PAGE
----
Let Go the Brakes

Let Go the Brakes

An excerpt from Breathe the Sky: A Novel Inspired by the Life of Amelia Earhart, by Chandra Prasad (pictured).

* * *

It started, officially, with the note. In her mind it started with the little torn scrap he passed in the minutes before that first doomed leg of her flight around the world. He passed it from the back of the plane to the front, on the end of the bamboo fishing pole: their modest communication system.

As she took the note, the metal clip at the end of the pole gave a surprisingly ferocious squeak. Like a Pavlovian dog, she heard the sound as a harbinger of something palatable. Not that it had been that way at first. She’d always detested even the slightest distraction while flying. Some pilots liked to hum, listen to a loudly ticking watch, snap their chewing gum, or sing. A.E. found all of these inappropriate, somehow, as if any earthly sound disrupted the purity of being in the air. But now, well, when the clip squeaked, it squeaked. She didn’t mind so much.

Good luck, my brave girl, the note read.

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It was the “my” that made her think. “My”: a surprisingly possessive word choice. She smiled, lips shut. She’d trained herself to smile this way. No teeth, better for the photographs, G.P. had told her.

“Gives you an unreachable, magisterial look, like a bygone queen.”

This declaration struck her as funny in the torpid heat of the cockpit, where stains were already blooming at her armpits, where gasoline, grease, and sea smells commingled not entirely sociably.

My brave girl.

G.P. wouldn’t like that, she decided, folding the note into a tight, perfect square and tucking it into one of the front pockets of her jumpsuit, along with the other mementoes she was carrying: the silver pilot’s wings of the U.S. Air Service and a letter from a young fan in Connecticut named Cecilia DeRisio. Most prized, perhaps, was a list of intrepid women A.E. had collected through the years: a pistol shot champion out of Texas named Grace, the first woman in India to be admitted to the bar, Oklahoma’s only female bank president, the United States Civil Service Commissioner, who also called herself a homemaker, and so on, all the pioneering women she’d heard and read about, their names recorded in tiny cramped scrawl, front and back.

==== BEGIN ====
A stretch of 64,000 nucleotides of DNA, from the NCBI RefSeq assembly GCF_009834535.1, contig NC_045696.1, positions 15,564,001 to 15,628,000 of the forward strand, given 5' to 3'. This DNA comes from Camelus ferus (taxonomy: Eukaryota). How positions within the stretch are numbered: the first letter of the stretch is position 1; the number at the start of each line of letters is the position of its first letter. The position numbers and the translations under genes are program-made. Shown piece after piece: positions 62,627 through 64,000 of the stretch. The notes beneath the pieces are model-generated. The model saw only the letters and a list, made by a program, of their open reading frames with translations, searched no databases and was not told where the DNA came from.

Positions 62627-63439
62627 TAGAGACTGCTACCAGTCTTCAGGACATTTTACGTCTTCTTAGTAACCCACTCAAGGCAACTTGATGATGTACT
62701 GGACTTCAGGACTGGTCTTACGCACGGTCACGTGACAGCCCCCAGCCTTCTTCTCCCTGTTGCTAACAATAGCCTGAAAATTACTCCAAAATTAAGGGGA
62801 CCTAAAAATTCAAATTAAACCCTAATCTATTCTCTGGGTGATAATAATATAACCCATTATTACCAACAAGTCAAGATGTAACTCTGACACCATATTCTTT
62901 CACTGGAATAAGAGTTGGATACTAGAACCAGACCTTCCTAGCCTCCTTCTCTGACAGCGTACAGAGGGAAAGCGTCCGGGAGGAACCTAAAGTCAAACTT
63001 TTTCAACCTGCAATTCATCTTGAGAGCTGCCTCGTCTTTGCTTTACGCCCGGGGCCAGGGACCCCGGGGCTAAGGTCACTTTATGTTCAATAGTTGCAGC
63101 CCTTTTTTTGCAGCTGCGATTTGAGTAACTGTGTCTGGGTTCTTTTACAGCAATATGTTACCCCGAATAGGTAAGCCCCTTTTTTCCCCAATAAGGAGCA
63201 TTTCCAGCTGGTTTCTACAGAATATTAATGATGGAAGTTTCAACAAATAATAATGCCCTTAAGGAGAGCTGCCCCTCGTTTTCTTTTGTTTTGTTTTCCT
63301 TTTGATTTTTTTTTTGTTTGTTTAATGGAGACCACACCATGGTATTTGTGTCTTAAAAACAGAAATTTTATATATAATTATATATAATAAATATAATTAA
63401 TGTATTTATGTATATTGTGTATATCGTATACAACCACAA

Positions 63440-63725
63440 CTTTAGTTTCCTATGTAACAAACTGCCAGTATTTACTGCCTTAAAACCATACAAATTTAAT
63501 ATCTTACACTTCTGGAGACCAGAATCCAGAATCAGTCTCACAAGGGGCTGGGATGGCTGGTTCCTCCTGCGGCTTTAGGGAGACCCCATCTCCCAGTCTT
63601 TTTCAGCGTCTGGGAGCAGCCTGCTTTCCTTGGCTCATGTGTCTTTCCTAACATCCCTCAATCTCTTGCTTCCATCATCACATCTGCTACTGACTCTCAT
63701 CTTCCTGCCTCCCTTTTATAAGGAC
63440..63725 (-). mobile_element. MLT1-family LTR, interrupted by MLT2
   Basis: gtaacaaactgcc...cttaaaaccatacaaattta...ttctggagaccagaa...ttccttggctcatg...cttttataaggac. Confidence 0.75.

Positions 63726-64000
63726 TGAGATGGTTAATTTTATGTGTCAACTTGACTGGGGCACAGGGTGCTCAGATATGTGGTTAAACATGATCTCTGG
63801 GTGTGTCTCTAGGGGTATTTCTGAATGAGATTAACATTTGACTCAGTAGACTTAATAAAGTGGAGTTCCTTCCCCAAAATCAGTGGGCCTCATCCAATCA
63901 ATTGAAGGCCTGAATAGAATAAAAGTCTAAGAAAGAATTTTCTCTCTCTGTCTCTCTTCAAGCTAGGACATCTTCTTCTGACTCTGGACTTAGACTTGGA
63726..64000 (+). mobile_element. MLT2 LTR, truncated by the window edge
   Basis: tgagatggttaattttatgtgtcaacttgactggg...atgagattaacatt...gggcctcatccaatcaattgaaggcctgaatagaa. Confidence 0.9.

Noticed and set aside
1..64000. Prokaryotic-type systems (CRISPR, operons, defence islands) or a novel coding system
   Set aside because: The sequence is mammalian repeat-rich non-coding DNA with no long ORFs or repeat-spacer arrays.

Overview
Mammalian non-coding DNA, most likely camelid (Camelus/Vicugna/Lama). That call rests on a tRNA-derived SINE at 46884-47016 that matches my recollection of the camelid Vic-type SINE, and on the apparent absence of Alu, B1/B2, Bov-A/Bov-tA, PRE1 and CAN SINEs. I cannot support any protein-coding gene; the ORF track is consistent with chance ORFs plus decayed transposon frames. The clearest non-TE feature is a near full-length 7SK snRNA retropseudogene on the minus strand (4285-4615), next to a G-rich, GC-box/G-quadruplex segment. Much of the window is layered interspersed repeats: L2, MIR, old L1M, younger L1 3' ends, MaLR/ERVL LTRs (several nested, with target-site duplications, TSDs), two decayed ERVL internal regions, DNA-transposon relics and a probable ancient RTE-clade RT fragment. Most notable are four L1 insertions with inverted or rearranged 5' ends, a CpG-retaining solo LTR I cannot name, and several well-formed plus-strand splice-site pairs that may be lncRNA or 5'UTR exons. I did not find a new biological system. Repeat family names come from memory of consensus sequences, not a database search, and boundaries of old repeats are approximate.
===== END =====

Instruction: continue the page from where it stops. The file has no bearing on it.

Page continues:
As for Fred’s note, well, she might sneak it out and read it again hours from now, if the sky were clear, if she could afford to look askance.

Outside, the crowd that had gathered before dawn was cheering raucously. Their voices drowned by the whir of machinery, the people looked like hapless mimes. She ignored the attention. She didn’t favor crowds, and especially reporters, when starting a high-risk venture. Only when finishing it.

On the 3000-foot hard surface runway of Luke Field, she blinked through the windshield of the cockpit. An earlier rain had left a million liquidy finger-streaks. The air still hung heavily with condensation. At her request, the floodlights came to life, seeming to illuminate more shadows than they vanquished. The gothic contours of the landscape jarred her. She gave the engineers another signal and the lights went off. Her pupils minimized as the terrain resettled into normalcy, the military shacks and makeshift buildings and tanks in the immediate distance no longer hulking nascent monsters, and farther away, the mountains now serene, haloed in soft white mist. She started both engines. The plane’s wheel chocks were hauled away. A firm-postured lieutenant issued the all-clear signal and she guided her Lockheed Vega to the end of the runway. Scores of flashlights cut through the early morning light. Little dancing glints, like fireflies, she thought. At the line on the ground A.E. braked, turned the engines to idle, rechecked the pressure and temperature gauges. Normal. Everything normal. The small army of engineers on base had inspected every inch of the Lockheed in the last twenty-four hours, and they’d addressed all problems, including a deposit of sediment in the fuel tank. Her confidence was bolstered by their thoroughness, and also by her crew. Manning and her note-giver, Noonan, sat in the navigator’s compartment. They were two of the most knowledgeable, reliable comrades a pilot could have, surely. She’d expressed this exact sentiment to G.P., although he hadn’t looked convinced.

The note was in a far corner of her mind as she let go the brakes and advanced the throttles.

* * *

Breathe the Sky by Chandra Prasad
Author Website | Buy the Book

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